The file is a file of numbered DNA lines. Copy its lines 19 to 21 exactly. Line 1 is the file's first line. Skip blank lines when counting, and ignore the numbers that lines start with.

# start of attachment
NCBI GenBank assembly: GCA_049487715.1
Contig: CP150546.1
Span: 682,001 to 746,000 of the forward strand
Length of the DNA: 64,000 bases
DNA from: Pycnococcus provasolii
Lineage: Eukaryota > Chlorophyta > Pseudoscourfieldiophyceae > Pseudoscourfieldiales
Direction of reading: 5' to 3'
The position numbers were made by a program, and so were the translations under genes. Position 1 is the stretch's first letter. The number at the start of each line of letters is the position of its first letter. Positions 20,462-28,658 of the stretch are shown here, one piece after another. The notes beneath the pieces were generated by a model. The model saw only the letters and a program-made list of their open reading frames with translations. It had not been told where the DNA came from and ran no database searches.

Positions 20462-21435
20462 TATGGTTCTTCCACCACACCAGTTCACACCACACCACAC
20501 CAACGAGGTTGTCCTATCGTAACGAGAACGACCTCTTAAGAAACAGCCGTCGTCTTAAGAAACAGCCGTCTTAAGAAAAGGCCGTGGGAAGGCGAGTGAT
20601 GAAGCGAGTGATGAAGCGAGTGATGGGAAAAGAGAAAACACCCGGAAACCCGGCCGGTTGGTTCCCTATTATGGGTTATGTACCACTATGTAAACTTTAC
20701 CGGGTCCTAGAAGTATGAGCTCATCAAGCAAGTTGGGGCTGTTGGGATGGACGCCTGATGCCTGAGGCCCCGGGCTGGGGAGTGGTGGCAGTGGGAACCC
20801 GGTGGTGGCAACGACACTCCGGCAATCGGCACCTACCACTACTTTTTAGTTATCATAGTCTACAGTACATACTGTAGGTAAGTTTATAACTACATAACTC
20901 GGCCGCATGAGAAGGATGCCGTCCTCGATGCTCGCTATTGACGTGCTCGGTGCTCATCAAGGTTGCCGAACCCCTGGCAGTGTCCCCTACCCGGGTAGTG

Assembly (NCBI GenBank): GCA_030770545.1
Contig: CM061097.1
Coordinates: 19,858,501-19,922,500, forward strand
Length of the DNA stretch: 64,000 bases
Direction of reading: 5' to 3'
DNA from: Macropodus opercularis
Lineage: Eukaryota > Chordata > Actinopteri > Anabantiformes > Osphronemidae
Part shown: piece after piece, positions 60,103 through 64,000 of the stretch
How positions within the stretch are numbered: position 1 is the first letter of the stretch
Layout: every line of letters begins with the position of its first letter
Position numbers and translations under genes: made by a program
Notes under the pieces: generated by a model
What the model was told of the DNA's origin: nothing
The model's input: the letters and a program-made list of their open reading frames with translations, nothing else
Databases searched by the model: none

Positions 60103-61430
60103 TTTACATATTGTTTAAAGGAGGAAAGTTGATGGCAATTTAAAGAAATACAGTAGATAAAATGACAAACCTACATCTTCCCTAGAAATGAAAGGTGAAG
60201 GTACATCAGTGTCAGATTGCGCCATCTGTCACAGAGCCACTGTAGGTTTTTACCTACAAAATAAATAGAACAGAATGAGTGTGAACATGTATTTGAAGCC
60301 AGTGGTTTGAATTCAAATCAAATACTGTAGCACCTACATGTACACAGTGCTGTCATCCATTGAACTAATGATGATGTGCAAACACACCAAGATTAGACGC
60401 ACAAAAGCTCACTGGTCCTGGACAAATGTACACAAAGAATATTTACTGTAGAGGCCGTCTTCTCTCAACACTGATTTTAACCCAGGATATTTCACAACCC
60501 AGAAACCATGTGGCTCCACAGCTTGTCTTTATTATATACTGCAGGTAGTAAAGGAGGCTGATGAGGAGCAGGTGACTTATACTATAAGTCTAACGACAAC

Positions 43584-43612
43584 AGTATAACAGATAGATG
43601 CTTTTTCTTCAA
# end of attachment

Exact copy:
Length of the DNA stretch: 64,000 bases
Direction of reading: 5' to 3'
DNA from: Macropodus opercularis